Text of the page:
Sports

Can the Wizards Avoid Being the Atlanta Hawks of Old?

Under franchise cornerstones John Wall and Bradley Beal, the Wizards have achieved a good amount of success for a narrative still in the process of being written. Recent Wizards’ teams are a relative breath of fresh air after the tumultuous end to the Gilbert Arenas era in Washington.

The Wizards have made the playoffs four of the last five seasons, but have yet to garner anything higher than the fourth seed in the conference (past playoff seeds: 5th – 2014, 5th – 2015, 4th – 2017, 8th – 2018).

With LeBron James choosing to join the Los Angeles Lakers and move to the Western Conference, the outlook in the East is a little brighter for teams like the Wizards, Raptors, Bucks, and Pacers. From an NBA general managing standpoint, one might say the Wizards face a serious crossroads in terms of putting forth a legitimate contender in the wide-open Eastern Conference.

Do they need to immediately add pieces to their core of Wall and Beal? Another star? Should they ‘blow it up’? If they wait to make considerable moves, it could hurt more in the long run. Sometimes being idle or sticking to the plan, as GM Ernie Grunfeld has illustrated plenty of times before, does little to no good for a team’s present and future.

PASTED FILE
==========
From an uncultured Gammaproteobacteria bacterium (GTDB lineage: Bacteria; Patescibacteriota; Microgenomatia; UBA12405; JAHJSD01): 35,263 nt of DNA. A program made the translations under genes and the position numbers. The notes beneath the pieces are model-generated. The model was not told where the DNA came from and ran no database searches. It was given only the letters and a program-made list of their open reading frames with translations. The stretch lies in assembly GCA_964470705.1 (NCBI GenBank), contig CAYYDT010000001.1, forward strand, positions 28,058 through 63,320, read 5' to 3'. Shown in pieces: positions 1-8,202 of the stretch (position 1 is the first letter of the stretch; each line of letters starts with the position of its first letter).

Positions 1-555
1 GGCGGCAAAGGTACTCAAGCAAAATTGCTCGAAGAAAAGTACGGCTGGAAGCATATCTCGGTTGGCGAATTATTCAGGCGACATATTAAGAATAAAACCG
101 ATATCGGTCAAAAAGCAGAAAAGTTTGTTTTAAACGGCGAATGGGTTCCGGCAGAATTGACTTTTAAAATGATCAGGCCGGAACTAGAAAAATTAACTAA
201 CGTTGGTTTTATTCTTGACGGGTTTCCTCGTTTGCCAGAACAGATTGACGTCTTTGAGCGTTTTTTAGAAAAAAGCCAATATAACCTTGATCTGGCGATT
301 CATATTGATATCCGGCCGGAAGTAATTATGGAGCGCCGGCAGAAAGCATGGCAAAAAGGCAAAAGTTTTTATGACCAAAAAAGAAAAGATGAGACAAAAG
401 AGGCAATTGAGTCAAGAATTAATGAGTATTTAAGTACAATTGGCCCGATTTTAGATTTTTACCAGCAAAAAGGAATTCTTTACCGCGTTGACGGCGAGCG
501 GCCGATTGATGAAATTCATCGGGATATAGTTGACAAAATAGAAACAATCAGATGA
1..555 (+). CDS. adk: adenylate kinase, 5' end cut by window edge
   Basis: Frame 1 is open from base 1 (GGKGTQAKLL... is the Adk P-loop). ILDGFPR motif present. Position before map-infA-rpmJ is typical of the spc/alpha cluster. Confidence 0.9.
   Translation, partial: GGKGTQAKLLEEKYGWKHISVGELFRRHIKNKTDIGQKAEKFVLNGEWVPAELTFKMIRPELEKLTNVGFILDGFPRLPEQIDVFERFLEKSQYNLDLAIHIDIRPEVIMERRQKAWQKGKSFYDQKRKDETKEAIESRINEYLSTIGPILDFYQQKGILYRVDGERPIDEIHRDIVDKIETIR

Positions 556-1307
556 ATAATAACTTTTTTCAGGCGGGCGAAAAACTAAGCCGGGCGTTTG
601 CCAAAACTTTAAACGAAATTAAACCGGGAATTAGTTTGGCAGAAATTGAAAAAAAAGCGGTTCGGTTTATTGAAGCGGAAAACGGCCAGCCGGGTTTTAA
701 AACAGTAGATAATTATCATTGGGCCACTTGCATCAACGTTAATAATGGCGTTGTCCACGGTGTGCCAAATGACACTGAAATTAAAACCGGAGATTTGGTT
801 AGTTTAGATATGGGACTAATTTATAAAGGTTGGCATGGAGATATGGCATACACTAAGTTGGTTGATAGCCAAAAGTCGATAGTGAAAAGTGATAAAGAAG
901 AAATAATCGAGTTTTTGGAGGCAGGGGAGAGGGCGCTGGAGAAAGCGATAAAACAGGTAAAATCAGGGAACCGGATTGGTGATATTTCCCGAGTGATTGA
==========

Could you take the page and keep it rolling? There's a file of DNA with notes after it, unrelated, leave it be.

The Wizards are startlingly beginning to resemble some of the Atlanta Hawks’ teams throughout the past decade. The Atlanta Hawks put forth some very solid teams, but again were never quite good enough to make consistent Conference Finals appearances or reach a NBA Finals. The Hawks achieved the third seed or higher twice (3rd – 2010, 1st – 2016) in ten consecutive playoff appearances from 2007 – 2017. Many have dubbed the recent Hawks’ teams as the epitome of NBA Purgatory (where you’re good, but just simply not good enough).

Image result for millsap horford hawks

The Hawks are now in full-on rebuild mode after gradually letting go of their former core players; Kyle Korver, Paul Millsap, Jeff Teague, and Al Horford. If the Wizards are not careful about how they manage their core roster going forward, they will will have joined the Hawks, basking in NBA Purgatory for a decade.

While there were other Hawks’ teams headed by different cores of players, there is a recurring theme that the Hawks’ cores of players throughout this period were certainly good, winning cores, but not outstanding. Joe Johnson receives a lot of undue blame because he was the face of many Hawks’ teams, but they also relied on players like Horford, Josh Smith, and Marvin Williams. A key point exists in the fact that the Hawks could still not get over the hump after changing their core. Granted, they did run into LeBron in 2015 after winning 60 games and the first overall seed, but the Hawks were still swept and devoid of talent capable of competing for a championship.

The Wizards must be objective in how they go about evaluating their roster. Is a team led by Wall and Beal really good enough? Even with ample support from the bench? If Grunfeld is unable to field a legitimate contender, he needs to maximize the value of the Wizards’ assets and plan for the future – whether that be a plan that involves keeping Wall, Beal, or Porter separately, any combination of the two, or working out a deal for a player.